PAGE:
Guillen is a citizen of Venezuela, but also became a citizen of the United States on Jan. 20, 2006. Guillen's three sons and wife all are U.S. citizens.
"The only thing I'm concerned about this problem if they take people out of their jobs, they're working and all of a sudden they come and get them out," Guillen said. "Those people come here as immigrants to work. That's it. And MLB and the Players Association make an agreement or not, I'm not part of that. I just hope they look at it very well about what they're doing. Believe me, we're pretty smart.
"We're going to keep moving around. We're not leaving, because we didn't do wrong here. We just work. We just come here to work. We got to support baseball, and that's what it is. I know there are people upset about it. I'm upset about it, and wish I could do more about it than what I'm doing."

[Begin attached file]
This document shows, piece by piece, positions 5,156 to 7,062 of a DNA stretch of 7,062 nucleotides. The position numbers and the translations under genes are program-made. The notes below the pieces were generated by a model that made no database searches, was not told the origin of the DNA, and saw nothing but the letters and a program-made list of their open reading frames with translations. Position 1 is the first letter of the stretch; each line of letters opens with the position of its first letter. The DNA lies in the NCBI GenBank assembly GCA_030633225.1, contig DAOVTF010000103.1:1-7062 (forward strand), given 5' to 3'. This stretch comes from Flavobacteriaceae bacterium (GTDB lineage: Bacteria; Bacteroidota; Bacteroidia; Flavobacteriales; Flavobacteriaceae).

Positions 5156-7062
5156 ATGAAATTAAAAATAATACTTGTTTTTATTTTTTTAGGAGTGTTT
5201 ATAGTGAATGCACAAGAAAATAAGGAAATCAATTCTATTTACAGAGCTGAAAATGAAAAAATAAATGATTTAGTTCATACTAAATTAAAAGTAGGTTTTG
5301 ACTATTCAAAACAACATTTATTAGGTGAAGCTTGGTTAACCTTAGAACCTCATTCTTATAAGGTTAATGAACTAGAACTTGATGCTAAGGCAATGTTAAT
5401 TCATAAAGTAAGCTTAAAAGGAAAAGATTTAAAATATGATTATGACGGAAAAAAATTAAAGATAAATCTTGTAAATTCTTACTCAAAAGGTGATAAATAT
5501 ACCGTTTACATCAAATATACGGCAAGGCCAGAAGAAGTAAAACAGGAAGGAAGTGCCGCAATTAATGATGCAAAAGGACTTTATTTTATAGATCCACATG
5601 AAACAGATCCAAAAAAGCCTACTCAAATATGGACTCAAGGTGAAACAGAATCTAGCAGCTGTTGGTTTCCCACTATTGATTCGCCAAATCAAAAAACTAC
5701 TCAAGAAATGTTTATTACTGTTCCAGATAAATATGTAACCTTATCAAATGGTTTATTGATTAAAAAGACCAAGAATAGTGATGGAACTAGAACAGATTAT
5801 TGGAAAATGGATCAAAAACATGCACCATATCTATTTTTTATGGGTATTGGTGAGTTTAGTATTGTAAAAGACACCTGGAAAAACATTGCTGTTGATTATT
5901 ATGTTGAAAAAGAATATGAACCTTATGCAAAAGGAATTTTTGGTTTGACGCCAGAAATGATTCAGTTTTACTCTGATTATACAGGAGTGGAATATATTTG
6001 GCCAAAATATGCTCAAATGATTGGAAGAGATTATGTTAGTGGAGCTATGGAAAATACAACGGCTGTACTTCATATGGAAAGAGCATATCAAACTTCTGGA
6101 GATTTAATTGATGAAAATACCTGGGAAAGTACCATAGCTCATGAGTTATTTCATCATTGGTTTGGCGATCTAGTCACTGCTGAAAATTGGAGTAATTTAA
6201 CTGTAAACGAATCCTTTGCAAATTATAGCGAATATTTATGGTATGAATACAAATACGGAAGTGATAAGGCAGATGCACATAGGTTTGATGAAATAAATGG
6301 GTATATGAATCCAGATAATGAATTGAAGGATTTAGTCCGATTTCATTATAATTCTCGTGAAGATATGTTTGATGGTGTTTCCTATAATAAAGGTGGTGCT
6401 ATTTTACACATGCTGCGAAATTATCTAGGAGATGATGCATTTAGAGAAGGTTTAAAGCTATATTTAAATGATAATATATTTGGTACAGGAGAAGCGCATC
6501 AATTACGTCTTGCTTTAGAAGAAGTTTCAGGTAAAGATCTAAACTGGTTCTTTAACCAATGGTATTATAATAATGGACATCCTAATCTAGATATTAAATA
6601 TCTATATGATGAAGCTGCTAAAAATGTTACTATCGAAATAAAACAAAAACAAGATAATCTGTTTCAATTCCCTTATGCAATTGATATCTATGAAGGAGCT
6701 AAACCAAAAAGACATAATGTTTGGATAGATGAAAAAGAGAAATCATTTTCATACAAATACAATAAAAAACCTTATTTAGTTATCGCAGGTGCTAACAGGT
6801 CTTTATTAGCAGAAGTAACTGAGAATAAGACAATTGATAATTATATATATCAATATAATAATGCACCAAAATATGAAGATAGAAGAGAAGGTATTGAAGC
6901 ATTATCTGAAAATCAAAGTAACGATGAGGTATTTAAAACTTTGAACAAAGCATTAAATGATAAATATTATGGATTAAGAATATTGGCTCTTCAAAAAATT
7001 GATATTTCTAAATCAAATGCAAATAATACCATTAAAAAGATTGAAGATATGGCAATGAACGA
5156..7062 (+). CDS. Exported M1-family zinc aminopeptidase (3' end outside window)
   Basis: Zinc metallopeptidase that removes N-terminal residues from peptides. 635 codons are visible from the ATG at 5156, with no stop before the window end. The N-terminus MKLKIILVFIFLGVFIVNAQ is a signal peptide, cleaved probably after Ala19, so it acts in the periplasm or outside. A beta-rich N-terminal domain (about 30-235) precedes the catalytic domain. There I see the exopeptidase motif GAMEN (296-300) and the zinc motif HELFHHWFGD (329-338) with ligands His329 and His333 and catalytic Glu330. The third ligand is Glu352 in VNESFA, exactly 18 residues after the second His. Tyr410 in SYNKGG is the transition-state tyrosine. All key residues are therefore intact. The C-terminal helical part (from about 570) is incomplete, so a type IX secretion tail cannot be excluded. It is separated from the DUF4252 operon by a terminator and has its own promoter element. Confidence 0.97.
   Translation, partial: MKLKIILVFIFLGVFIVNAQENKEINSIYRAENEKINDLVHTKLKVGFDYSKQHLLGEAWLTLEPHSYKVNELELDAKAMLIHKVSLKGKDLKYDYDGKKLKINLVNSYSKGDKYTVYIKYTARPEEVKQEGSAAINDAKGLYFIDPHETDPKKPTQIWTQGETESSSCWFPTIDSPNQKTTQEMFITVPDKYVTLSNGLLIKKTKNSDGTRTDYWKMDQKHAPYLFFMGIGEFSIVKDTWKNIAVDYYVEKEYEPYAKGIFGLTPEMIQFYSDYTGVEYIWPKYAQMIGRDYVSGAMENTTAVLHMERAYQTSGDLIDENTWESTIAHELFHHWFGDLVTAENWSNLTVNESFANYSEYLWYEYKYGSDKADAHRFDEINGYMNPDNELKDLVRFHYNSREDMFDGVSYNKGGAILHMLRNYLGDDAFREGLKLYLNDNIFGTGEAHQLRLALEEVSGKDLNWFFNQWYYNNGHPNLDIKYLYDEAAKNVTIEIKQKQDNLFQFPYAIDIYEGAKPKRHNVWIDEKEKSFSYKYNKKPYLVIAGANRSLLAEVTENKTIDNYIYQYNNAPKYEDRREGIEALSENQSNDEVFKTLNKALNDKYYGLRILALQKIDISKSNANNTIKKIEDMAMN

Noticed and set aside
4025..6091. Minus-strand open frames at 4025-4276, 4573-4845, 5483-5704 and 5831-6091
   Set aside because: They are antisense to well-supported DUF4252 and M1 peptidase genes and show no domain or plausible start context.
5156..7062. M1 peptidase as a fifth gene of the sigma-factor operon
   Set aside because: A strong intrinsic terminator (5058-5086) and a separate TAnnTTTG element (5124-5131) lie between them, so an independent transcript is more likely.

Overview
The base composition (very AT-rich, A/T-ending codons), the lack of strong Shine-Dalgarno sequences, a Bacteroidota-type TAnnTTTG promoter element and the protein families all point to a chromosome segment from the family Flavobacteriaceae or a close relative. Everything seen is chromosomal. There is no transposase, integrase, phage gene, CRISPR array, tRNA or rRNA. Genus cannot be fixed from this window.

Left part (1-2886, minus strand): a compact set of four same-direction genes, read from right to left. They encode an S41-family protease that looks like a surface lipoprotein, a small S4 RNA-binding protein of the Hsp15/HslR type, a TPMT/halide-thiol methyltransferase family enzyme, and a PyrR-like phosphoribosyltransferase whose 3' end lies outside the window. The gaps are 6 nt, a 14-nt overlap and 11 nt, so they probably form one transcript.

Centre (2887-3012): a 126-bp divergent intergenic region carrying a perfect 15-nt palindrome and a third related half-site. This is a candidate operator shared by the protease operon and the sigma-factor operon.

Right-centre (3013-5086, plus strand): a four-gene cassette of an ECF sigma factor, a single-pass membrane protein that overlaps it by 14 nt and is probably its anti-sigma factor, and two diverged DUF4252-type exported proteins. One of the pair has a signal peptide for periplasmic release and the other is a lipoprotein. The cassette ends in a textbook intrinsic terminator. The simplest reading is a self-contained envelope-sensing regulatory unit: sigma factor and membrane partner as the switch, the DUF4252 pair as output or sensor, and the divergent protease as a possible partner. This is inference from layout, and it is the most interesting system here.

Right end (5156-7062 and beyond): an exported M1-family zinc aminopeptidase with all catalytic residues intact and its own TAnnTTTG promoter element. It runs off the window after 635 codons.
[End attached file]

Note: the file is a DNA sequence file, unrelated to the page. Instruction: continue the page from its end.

"People come here for a reason," Guillen said. "They don't come here to do bad stuff. They got a reason [to sign the law]. But I was disappointed, because I think this problem should have been resolved a long time ago."
One idea Guillen came up with was some sort of working visa for the people in question.
"Nobody sees those guys getting up at 4 a.m. to go to work on the farm, picking all kinds of stuff and leaving at 6 o'clock in the afternoon. Nobody complains about that," Guillen said. "Leave those guys alone. Help them.
"Try to do something different to maintain those guys here. As soon as you do that, there are less immigrants, less illegal people here, because they help each other. They cannot live without us. Put it that way. They're workaholics. And this country can't survive without them.
"There's a lot of people from this country who are lazy. We're not," Guillen said. "Prove me wrong. A lot of people in this country want to be on the computer and send e-mails to people. We do the hard work. We're the ones who go out and work in the sun to make this country better."